Here’s the three major benefits for us:
Since NFT tickets are programmable, we can introduce a built-in ‘royalty split’ which allows for a profit sharing system that can be tailored by the event organiser and deliver further value to artists, venues and legitimate actors in the ticketing chain whilst cutting out resale platforms and touts.
Whilst this may seem gimmicky, a digital version of a ticket from an unforgettable night can be proudly shown and cherished like a collector’s badge on a refrigerator. Except the possibilities are endless and will help to cultivate a longstanding connection between artist and fan.
As NFTs, tickets can be turned into proof-of-attendance badges, (we are partnering with POAP for this purpose) which can be shown off online and even traded. It can also allow you to find and reward your diehard fans who go to every show, for example by sending exclusive content to those fans in possession of a previously issued ticket. The possibilities and variations here are limitless.
We are working on a DeFi approach that will allow event organizers to use their ticket inventory as collateral. This will enable organizers to offer up their (NFT) tickets for investment prior to making any organisational costs. This type of crowdfund investing can help organizers mitigate (part of) the risk of setting up a new event. Especially in a post-Covid world this can be a welcome change. Read more about this functionality here.
Validity The certainty the owner of a ticket has that it can be used to enter the event.
Verifiable Is it possible for a buyer/seller to check or demonstrate a ticket is valid. Can the fairness of a tickets offer price be verified?
Transferable The extent to which it is possible to transfer a ticket to a new owner.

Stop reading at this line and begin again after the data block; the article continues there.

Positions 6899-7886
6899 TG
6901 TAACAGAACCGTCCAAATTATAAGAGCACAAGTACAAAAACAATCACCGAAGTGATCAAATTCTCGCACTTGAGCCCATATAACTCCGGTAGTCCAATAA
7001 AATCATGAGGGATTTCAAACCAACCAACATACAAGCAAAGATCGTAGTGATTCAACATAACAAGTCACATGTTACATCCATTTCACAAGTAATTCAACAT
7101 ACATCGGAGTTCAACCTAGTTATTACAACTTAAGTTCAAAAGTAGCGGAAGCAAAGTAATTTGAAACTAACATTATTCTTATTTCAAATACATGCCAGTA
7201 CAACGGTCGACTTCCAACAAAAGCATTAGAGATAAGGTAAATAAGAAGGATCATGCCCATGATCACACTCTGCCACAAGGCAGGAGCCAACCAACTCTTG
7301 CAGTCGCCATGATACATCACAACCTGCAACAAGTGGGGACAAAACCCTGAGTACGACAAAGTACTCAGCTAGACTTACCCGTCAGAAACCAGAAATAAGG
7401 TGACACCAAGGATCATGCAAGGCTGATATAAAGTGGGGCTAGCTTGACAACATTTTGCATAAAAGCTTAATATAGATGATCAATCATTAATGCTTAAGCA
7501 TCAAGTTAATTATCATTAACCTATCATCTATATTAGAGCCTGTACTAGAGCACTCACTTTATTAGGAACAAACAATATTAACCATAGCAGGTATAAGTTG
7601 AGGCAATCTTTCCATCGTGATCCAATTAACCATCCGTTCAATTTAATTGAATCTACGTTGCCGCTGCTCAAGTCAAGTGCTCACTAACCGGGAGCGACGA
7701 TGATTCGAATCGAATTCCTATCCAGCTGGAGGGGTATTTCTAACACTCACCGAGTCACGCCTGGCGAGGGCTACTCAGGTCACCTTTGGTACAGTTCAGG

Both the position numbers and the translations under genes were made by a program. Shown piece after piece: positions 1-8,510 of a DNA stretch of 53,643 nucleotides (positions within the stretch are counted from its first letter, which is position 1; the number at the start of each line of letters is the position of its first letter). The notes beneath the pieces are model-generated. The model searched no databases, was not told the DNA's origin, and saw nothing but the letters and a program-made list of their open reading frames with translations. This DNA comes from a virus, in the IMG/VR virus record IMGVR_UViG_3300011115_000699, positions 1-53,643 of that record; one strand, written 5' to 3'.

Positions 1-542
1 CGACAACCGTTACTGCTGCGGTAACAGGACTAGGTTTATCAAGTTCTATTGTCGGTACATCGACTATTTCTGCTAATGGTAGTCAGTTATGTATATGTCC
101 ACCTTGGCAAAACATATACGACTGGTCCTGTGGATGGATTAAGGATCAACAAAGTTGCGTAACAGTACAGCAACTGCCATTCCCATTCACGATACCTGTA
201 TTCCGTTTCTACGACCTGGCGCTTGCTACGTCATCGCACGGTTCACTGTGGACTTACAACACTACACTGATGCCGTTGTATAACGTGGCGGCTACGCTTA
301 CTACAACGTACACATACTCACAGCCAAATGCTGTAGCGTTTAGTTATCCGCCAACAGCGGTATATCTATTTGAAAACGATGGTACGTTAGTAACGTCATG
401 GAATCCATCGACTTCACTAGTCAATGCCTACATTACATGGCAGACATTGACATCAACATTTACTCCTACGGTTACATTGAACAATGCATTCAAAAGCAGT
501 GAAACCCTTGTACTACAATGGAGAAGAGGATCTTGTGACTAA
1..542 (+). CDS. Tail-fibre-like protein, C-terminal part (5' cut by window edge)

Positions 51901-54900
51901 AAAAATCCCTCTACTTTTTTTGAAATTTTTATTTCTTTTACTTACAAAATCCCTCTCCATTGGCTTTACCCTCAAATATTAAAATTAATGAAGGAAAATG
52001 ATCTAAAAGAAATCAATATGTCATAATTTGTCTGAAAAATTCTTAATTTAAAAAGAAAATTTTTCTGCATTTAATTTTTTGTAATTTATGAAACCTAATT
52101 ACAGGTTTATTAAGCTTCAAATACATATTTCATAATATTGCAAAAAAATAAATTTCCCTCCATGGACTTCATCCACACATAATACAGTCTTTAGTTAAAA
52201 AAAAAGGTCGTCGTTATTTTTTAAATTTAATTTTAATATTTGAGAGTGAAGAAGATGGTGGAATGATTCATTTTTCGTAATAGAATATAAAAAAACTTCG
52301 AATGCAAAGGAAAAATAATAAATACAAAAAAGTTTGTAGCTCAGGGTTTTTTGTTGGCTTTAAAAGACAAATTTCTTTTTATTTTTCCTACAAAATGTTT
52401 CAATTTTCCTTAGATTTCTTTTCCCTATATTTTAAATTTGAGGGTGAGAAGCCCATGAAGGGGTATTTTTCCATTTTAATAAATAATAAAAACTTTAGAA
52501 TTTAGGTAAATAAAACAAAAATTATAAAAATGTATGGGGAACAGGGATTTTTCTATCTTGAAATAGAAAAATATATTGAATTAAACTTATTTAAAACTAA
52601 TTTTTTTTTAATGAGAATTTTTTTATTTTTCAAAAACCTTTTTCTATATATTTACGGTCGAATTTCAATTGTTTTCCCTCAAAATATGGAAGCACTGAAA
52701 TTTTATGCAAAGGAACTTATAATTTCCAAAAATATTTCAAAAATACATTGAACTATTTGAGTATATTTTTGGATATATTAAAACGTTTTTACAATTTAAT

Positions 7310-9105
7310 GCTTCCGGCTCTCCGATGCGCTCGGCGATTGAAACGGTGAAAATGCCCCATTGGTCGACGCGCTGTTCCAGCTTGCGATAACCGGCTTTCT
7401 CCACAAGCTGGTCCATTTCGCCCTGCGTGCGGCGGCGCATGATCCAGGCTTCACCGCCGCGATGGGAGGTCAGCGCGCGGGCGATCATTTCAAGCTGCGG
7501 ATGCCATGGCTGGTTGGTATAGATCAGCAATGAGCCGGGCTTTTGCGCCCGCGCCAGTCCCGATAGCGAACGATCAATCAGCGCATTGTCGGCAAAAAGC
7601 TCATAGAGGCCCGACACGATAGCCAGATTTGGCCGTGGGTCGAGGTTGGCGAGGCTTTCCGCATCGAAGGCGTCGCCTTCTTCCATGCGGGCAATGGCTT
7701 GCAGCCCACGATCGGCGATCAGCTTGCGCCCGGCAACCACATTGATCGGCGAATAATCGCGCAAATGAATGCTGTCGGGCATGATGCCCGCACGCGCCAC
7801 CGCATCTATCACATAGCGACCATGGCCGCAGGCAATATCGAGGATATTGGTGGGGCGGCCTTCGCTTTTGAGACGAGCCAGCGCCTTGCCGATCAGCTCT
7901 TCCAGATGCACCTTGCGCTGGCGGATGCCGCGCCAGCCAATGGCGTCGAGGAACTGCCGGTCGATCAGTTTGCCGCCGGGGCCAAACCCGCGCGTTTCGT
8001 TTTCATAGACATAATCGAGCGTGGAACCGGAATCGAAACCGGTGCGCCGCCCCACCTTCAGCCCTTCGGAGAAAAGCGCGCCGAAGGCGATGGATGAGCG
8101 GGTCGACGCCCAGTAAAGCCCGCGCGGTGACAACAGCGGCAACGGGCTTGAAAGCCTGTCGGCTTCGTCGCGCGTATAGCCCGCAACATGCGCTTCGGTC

Transparency Can it be known who owns the ticket? Is it possible to figure who has owned the ticket in the past?
Identity + Identifier Is there a way to check who owns an asset? Is there a way to detect when an asset has changed owner? How trustworthy is the identifying mechanism?
Even though a static QR code is consistent in the data it encodes, it is inconsistent in its ability to retain validness and fan/owner data. Only the primary buyer of a ticket can be certain of its validity. For the issuer the primary buyers data is the only data they will ever touch.
getNFT tickets are registered on ‘the blockchain’. Owners can easily be identified by the public address of the owner of the getNFT over time. This identification metric is robust as it relies on cryptographic seeds. A getNFT owner can prove to a potential seller (or smart contract) they own a ticket without exposing anything of value.
As the getNFT can only be decoded by 1 single private key a few seconds before the event starts, there is no doubt about its authenticity. A ticket tokenized by this technology will have a far better ablity to retain its secondary market value because of this.
The main pitch the static QR code has going for it comes from the fact that it is so widely accepted and that transferring it is so easy and friction-less (this feature also causes rampant scalping and fraud, but still, friction-less is nice).